New 52 – Red Hood and the Outlaws #14 review

Leon, Josh, and Robej, consistent readers of the site, asked about this book last week and suggested I pick it up and write a review. So I did. You may notice that I usually don’t review Red Hood & the Outlaws unless it’s a Jason-heavy episode and it turns out that this was an un-official Death of the Family tie-in.

Is it worth picking up? Yeah. I know a lot of Batfans are going to rush out and buy the official die-cut crossover issue that comes out next month but you’ll definitely want to read this comic first. Now, it’s definitely far, far away from being the strongest issue of this series I’ve read, but I have to recommend it because it’s such a necessary read for those wanting to see what Jason does in the Death of the Family and I don’t know why you wouldn’t. “Death of the Family” is a play on words of the classic story “Death IN the Family” after all so any Batman fan worth his salt should be curious about how Joker and Jason will interact (especially if you read Read Hood & the Outlaws #0).

I had wrongly assumed that this issue would simply end in a final cliffhanger page where we see faceless Joker and that’s it. Nothing more. So I didn’t bother picking it up at first. Well it turns out that the final 1/4 of the comic is devoted to Joker’s attack on Jason! The situation that Joker has put Jason in is one of the most interesting I’ve seen so far. Batgirl #14 is still the best tie-in so far, but even in the insane mess she’s found herself in she still has a chance to take control of the situation. When you’re done reading Red Hood & the Outlaws #14, Jason is good and thoroughly f***ed.

As for grading the comic as a whole, well that’s a different matter. Have you read any Red Hood & the Outlaws before? If not, then you might be pretty confused by the space ship and the supporting cast. Fans who are at least slightly familiar with the premise will be fine. I’ve only read issues #0-9 but I was able to catch up quickly thanks to the fair amount of exposition provided in dialogue bubbles and narrative boxes. Unfortunately this comic insists you be familiar with the Superman Annual #1 as well. It’s the entire reason Superman makes a cameo in this comic, it takes up over half the page count, and I really couldn’t care less. I’ve only read the first issue of the New 52 Superman and it was absolutely terrible. Easily the worst New 52 #1 that I bought. And ever since then I’ve heard nothing but bad things about that series. Worst of all, the Superman plot goes nowhere at all. It’s dropped 3/4 of the way through to be replaced by the Death of the Family stuff and the two stories don’t complement each other very well.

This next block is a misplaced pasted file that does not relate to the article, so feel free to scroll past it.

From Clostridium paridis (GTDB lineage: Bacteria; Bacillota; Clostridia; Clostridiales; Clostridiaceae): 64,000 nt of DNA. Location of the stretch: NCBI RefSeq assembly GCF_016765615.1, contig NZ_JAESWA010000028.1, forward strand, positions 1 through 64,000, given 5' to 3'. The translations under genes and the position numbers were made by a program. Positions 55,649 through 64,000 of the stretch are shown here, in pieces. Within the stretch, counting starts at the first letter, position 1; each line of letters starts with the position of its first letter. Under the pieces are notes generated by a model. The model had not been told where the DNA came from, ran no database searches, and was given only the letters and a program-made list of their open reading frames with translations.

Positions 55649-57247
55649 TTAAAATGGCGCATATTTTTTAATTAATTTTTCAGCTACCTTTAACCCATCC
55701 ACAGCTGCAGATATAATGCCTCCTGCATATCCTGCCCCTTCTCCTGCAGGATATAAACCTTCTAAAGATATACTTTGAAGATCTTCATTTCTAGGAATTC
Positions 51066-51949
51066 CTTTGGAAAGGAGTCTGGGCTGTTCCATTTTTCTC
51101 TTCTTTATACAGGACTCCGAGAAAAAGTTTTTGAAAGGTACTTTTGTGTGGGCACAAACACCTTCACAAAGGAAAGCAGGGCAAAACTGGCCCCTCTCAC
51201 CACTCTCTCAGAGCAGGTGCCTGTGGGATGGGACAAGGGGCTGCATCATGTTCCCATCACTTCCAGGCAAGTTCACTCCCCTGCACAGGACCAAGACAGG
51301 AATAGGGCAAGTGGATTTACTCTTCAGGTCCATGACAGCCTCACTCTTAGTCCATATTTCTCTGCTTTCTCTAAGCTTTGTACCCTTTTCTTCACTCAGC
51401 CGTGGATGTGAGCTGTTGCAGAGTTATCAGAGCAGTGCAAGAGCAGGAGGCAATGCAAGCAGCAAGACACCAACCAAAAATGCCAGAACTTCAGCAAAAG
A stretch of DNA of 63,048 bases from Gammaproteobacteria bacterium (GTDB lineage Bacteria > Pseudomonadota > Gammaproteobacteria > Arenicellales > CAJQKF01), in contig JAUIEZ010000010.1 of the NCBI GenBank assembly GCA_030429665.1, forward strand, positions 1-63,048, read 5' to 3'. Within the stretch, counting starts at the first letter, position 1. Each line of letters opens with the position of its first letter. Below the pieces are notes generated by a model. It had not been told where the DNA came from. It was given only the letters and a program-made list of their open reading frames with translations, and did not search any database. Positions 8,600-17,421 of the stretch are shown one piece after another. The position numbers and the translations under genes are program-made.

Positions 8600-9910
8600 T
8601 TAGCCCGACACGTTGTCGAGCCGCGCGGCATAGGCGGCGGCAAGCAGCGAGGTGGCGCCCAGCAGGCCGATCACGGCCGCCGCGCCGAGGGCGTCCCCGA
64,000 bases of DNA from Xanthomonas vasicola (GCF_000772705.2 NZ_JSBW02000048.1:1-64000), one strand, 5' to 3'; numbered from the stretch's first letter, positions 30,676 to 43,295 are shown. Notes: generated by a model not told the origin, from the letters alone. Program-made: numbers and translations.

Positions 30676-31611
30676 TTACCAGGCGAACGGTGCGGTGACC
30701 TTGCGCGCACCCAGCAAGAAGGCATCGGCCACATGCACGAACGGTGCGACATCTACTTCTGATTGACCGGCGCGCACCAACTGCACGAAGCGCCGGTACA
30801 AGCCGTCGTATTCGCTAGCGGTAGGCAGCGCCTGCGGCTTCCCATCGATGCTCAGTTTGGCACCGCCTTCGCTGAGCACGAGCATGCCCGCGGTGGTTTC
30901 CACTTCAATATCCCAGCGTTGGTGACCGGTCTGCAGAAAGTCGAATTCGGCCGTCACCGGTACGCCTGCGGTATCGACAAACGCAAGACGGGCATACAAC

Most of the comic has the typical lighthearted, fun, action adventure feel you expect from this series. It’s one big ridiculous fight between Red Hood & the Outlaws vs. Superman, which is fun as long as you don’t give too much though to it. Nearly all of the opening narration is Jason talking about how unstoppable Superman is yet he still pulls out his pistols to confront the Man of Steel. It takes the team several pages to finally give up and just ask Superman what he wants. There’s no point for them to even fight the guy. They don’t know what this visit is about and each of them has to know that they don’t stand a chance. Jason does explain that the best chance that anyone has against Superman is to create a distraction. “piss him off and hope for an opening” but an opening to do…what, exactly? It’s Superman. It doesn’t make any sense. So if you can ignore all that and just have fun then you’ll enjoy it (watch for a reference to “For the Man Who Has Everything”). Otherwise it’s a very long and pointless scene.